Bill to expand requirements for child booster seats
By Marc Kovac
Children 4 to 18 now use seat belts when riding in vehicles.
COLUMBUS — The Ohio House has passed legislation that would require children age 4 to 8 or shorter than 4 feet 9 inches to use booster seats in motor vehicles.
House Bill 320, sponsored by Rep. Shannon Jones, a Republican from Springsboro, was approved Wednesday on a vote of 85-10. The bill now goes to the Ohio Senate for further consideration.
State law now requires children younger than 4 or who weigh less than 40 pounds to be secured in a car seat or age-appropriate restraint when traveling in a motor vehicle, according to an analysis compiled by the state’s Legislative Service Commission. Those age 4-18 are required to use seat belts.
Under Jones’ bill, children younger than 8 or shorter than 4 feet 9 inches and who are not already required to be in car seats must use booster seats.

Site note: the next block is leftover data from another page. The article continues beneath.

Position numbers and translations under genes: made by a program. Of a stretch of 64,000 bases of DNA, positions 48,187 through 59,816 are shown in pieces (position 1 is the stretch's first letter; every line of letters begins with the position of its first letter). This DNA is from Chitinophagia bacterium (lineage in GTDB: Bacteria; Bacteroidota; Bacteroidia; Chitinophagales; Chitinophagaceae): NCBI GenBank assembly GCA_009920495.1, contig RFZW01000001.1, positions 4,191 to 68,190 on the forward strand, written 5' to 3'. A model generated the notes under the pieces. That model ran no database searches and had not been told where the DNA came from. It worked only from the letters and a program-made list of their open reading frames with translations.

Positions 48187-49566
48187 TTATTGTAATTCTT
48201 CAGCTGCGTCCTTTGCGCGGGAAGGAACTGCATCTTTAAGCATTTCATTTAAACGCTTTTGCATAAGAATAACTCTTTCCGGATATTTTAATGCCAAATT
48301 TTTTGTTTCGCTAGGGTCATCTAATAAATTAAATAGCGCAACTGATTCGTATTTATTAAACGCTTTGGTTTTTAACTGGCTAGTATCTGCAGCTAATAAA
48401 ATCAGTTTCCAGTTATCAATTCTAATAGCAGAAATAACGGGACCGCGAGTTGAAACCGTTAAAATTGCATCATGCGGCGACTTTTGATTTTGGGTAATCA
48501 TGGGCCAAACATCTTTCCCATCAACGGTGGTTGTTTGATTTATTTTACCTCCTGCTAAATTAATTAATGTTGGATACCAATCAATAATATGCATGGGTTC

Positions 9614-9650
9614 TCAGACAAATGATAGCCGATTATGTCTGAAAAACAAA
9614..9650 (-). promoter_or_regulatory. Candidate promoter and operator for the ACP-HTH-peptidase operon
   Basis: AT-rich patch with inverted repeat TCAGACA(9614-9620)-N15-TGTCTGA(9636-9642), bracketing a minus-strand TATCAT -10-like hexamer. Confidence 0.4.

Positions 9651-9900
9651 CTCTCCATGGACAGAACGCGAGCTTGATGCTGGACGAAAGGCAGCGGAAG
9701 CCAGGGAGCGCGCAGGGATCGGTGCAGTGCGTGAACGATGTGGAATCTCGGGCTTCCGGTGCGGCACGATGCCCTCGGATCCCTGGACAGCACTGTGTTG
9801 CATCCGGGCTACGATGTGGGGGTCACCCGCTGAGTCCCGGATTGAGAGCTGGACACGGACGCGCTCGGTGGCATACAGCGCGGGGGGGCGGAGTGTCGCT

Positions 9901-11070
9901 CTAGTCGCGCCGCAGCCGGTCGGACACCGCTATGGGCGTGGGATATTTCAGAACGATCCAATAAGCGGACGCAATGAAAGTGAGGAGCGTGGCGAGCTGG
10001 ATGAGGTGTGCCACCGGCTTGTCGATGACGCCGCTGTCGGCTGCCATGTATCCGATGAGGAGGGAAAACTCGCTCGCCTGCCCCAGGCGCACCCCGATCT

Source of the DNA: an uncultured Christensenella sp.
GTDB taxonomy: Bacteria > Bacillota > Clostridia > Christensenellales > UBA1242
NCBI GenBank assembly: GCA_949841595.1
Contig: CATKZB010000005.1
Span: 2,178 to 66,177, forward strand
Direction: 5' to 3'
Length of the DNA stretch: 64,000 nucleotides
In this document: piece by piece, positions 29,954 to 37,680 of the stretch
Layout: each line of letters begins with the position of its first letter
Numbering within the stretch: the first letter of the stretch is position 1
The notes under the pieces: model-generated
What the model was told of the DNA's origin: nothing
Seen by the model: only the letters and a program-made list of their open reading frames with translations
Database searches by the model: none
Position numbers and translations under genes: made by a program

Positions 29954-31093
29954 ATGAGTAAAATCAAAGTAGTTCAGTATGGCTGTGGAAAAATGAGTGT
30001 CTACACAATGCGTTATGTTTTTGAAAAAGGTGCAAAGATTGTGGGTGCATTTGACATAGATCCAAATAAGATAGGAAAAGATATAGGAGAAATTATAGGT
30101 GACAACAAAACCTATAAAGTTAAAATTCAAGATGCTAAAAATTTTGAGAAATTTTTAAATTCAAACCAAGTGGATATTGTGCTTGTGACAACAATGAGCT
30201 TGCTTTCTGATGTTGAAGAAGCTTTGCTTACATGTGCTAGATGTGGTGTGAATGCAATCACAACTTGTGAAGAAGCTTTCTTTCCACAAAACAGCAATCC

According to the Legislative Service Commission, “[A] child who is 7 years old and over 4 feet 9 inches in height would not specifically be required to be in a booster seat, but would continue to be required by current law to be in a child-restraint system or occupant restraining system.
A child who is 7 years old and less than 4 feet 9 inches in height specifically would be required to be in a booster seat.”
The legislation will protect children; Jones said more than 18,000 children were injured and 178 died in Ohio last year because they were not “properly restrained when riding in a motor vehicle,” Jones said.
“Sadly, many of these injuries could have been prevented had the children been in booster seats. ... I am talking about serious injuries with long-term, life-altering consequences, and indeed these injuries, many are preventable.”
The bill also could enable the state to access an estimated $1 million in federal funding for car and booster-seat education and to purchase seats for low-income residents, Jones said.